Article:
BROWN RECLUSE SPIDER
The brown recluse belongs to a group
of spiders that is officially known as the "recluse spiders" in the genus Loxosceles (pronounced lox-sos-a-leez). These spiders are also commonly referred to as "fiddleback" spiders
or "violin" spiders because of the violin-shaped marking on the top surface of the cephalothorax (fused head and
thorax). However, this feature can be very faint depending on the species of recluse spider, particularly those in the southwestern
U.S., or how recently the spider has molted.
|not actual size|
|Recluse spiders have six eyes that are arranged in pairs.|
the mature brown recluse spider as well as some other species of recluse spiders, the dark violin marking is well defined,
with the neck of the violin pointing toward the bulbous abdomen. The abdomen is uniformly colored, although the coloration
can range from light tan to dark brown, and is covered with numerous fine hairs that provide a velvety appearance. The long,
thin, brown legs also are covered with fine hairs, but not spines. Adult brown recluse spiders have a leg span about the size
of a quarter. Their body is about 3/8 inches long and about 3/16 inches wide. Males are slightly smaller in body
length than females, but males have proportionally longer legs. Both sexes are venomous. The immature stages closely resemble
the adults except for size and a slightly lighter color. Whereas most spiders have eight eyes, recluse spiders have six eyes
that are arranged in pairs in a semicircle on the forepart of the cephalothorax (see close-up view). A 10X hand lens or microscope
is needed to see this diagnostic feature. In order to determine the exact species of Loxosceles, the spider's genitalia need to be examined under a high-power microscope. This requires the skills of a
Control of indoor infestations
of the brown recluse spider can take a long time (6 months or more) and can be difficult because humans have a very low tolerance
for this pest, it tends to be widely dispersed within infested buildings, and it seeks secluded sites. Control of spiders,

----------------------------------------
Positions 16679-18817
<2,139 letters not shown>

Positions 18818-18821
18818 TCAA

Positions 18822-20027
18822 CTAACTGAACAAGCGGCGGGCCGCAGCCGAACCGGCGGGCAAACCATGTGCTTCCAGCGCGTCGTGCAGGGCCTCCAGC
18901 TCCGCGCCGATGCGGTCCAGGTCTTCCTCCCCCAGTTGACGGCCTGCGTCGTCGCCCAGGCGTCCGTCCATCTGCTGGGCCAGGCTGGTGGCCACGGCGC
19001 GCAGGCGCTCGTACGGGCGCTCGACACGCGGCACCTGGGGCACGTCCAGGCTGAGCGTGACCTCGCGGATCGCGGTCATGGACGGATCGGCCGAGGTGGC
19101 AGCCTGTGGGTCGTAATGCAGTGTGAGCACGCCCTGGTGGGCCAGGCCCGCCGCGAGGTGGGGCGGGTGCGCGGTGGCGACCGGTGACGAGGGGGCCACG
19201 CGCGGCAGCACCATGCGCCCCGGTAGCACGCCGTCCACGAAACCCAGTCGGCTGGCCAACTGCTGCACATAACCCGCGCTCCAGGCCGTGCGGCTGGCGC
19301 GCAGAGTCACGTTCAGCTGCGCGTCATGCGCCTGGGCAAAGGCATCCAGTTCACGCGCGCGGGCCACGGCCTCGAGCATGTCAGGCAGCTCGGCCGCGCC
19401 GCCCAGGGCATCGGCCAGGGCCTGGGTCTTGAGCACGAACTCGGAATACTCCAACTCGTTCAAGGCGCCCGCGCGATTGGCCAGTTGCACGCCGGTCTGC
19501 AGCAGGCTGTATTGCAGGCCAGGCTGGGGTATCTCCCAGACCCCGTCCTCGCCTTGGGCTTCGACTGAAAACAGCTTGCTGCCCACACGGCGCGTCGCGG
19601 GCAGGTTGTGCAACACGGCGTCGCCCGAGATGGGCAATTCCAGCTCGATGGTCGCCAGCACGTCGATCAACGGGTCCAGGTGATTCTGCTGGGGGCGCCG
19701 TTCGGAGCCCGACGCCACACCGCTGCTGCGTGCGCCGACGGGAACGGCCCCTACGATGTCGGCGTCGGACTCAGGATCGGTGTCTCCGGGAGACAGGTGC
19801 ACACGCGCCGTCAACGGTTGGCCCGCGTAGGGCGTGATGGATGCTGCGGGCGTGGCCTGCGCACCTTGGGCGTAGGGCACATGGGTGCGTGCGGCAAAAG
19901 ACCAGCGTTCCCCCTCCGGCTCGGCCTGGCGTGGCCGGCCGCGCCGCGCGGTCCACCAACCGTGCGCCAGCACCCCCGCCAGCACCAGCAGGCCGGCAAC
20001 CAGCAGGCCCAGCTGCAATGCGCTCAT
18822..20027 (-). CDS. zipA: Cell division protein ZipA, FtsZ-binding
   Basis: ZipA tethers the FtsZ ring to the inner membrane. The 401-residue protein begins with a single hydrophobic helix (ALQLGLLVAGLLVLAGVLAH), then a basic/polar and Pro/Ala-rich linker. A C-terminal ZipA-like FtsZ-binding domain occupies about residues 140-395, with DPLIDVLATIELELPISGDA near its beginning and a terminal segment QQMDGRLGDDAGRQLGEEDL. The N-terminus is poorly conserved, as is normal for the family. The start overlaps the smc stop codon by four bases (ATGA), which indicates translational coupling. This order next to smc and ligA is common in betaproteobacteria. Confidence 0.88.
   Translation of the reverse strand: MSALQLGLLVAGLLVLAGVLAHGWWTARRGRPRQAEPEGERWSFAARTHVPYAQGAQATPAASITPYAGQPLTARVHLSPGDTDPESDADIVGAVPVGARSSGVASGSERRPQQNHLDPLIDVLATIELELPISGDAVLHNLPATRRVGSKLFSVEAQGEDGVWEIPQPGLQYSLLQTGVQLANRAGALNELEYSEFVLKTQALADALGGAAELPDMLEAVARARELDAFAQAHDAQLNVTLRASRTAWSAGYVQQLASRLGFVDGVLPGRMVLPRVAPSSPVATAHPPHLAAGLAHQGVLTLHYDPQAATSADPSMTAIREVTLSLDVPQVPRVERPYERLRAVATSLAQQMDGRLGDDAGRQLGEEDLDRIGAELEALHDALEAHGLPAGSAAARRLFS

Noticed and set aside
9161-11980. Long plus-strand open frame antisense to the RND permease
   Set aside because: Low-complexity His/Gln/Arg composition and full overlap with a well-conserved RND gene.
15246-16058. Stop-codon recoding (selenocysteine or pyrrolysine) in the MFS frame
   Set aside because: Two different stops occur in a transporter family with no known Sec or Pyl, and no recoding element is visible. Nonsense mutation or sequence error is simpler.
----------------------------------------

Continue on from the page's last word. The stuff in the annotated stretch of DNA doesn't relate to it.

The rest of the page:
including the brown recluse, is best achieved by following an integrated pest management (IPM) approach. IPM involves using
multiple approaches such as preventive measures, using the Cahaba Spider Trap that works 24 hour a day and
chemical treatment when necessary.
Preventing spider bites
- Shake out clothing and shoes before getting dressed.
- Inspect bedding
and towels before use.
- Wear gloves when handling firewood, lumber, and rocks (be sure
to inspect the gloves for spiders before putting them on).
- Remove bedskirts and storage
boxes from underneath beds. Move the bed away from the wall.
- Exercise care when handling
cardboard boxes (recluse spiders often are found in the space under folded cardboard flaps).
The Cahaba Small Spider Trap along walls, under beds, in closets and any place you may need.
Install tight-fitting screens on windows and doors; also install door sweeps. Seal or caulk cracks and crevices where spiders can enter the house. Install
yellow or sodium vapor light bulbs outdoors since these attract fewer insects for spiders to feed upon. Tape the edges of cardboard boxes to prevent spider entry. Use plastic
bags (sealed) to store loose items in the garage, basement, and attic Use the Cahaba Small Spider Trap
out side and near entry doors.
- Remove trash, old boxes, old clothing, wood piles, rock piles, and other unwanted items.
- Eliminate clutter in closets, basements, attics, garages, and outbuildings.
not stack wood against the house.
- Clean up dead insects that the brown recluse spider
can feed on.
the Cahaba Small SpiderTrap